branching


Also found in: Dictionary, Thesaurus, Legal, Financial, Idioms, Encyclopedia.

branch·ing

(branch'ing),
Dividing into parts; sending out offshoots; bifurcating.
Synonym(s): ramose, ramous
[Fr. branche, related to L. branchium, arm]
Farlex Partner Medical Dictionary © Farlex 2012

branching

adjective Separating or dividing into branches.
Segen's Medical Dictionary. © 2012 Farlex, Inc. All rights reserved.

branch·ing

(branch'ing)
Dividing into parts; sending out offshoots; bifurcating.
[Fr. branche, related to L. branchium, arm]
Medical Dictionary for the Health Professions and Nursing © Farlex 2012
References in periodicals archive ?
* Arizona, Maine, Colorado, Alaska and Mississippi are the top five with an average of 90% of credit union members in these states having access to shared branching in Q2 2015.
* Maine (88%), Alaska (67%), Arizona (61%), Colorado (59%) and Washington (59%) take the lead in terms of the percentage of credit unions enrolled in shared branching.
In the TAM, the IRS took the unusual step of addressing additional issues that were rendered moot by the conclusion that the branching rights did not have an FMV basis under Sec.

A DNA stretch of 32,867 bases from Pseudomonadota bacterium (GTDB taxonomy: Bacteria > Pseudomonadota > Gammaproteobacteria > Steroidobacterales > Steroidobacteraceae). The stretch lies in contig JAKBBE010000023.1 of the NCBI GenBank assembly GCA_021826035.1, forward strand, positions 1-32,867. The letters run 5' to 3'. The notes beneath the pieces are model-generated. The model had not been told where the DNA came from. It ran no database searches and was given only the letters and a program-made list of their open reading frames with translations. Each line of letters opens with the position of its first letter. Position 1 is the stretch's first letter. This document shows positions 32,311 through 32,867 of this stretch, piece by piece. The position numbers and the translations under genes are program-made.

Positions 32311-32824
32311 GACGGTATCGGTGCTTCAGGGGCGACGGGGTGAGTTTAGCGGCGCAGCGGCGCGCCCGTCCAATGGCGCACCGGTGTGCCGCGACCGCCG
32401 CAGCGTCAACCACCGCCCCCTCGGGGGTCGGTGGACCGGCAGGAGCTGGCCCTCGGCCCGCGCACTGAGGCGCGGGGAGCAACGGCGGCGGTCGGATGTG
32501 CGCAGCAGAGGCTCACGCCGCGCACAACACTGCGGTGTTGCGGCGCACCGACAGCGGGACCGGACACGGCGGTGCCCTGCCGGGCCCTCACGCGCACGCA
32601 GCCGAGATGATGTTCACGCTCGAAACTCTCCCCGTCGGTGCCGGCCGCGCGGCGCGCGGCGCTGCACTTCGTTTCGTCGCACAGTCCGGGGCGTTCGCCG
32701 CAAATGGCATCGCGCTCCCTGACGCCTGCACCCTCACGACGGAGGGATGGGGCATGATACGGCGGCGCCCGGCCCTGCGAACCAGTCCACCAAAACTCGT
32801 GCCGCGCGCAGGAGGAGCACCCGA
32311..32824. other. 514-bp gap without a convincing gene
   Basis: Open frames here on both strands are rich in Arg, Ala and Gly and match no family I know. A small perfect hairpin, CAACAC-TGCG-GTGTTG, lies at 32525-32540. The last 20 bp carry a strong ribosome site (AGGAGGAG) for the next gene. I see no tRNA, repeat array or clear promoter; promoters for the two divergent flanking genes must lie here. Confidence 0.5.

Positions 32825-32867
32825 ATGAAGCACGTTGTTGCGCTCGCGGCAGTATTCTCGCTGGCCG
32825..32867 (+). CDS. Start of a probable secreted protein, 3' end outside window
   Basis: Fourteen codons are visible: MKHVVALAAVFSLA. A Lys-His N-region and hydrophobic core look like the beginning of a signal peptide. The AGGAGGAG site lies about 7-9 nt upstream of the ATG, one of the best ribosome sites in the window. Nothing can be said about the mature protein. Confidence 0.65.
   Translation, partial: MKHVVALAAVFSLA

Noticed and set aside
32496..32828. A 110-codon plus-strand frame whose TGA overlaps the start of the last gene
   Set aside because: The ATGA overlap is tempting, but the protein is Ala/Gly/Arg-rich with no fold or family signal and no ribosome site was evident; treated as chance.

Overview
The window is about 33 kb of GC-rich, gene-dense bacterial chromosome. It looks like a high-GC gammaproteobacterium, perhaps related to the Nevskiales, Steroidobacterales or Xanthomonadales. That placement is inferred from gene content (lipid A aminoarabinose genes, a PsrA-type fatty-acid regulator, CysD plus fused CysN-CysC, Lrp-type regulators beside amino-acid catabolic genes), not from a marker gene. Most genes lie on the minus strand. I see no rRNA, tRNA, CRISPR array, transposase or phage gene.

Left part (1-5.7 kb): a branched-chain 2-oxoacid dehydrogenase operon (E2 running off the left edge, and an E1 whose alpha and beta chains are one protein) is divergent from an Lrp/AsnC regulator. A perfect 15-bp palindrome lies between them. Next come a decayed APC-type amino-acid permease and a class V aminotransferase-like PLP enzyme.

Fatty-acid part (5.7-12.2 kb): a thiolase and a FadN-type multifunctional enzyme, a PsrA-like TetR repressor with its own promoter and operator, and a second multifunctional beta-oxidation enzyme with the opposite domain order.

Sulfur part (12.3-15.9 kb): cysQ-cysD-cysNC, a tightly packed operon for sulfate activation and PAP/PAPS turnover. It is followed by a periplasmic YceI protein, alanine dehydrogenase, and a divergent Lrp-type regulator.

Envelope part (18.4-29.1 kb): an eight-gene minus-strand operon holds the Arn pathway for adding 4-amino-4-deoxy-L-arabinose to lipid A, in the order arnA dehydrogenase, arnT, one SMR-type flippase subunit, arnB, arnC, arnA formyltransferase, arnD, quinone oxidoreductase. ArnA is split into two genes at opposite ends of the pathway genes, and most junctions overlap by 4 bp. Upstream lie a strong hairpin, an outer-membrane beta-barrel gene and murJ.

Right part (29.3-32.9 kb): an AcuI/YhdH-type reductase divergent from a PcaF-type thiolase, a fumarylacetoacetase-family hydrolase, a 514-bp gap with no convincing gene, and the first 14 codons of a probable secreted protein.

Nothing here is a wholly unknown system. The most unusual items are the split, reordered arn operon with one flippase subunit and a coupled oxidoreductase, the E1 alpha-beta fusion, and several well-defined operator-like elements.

Even assuming that the branching rights received an FMV basis under Sec.
Both chemists say their inspiration came largely from branching systems in nature, such as trees, ferns and circulatory systems.
Ever since Newkome read a paper on the branching patterns of trees growing in South American forests, he says, he has pursued two questions: "Can I make molecular trees?" and "How big can I make them?"
Nineteen percent of the respondents were in the Gen Y age range, yet this age group comprised 25% of the total using shared branching at least once per month.
Shared branching helps if a branch must be shuttered in a particular area because of a difficult business decision, for instance.
She also acknowledged that, in some cases, branches closing has also meant shared branching outlets closing as well.
Moreover, if identity of treatment is a prerequisite for national treatment, the question arises as to whether section 231 may be viewed as denying national treatment because it prohibits foreign banks from branching in the United States from their head offices when U.S.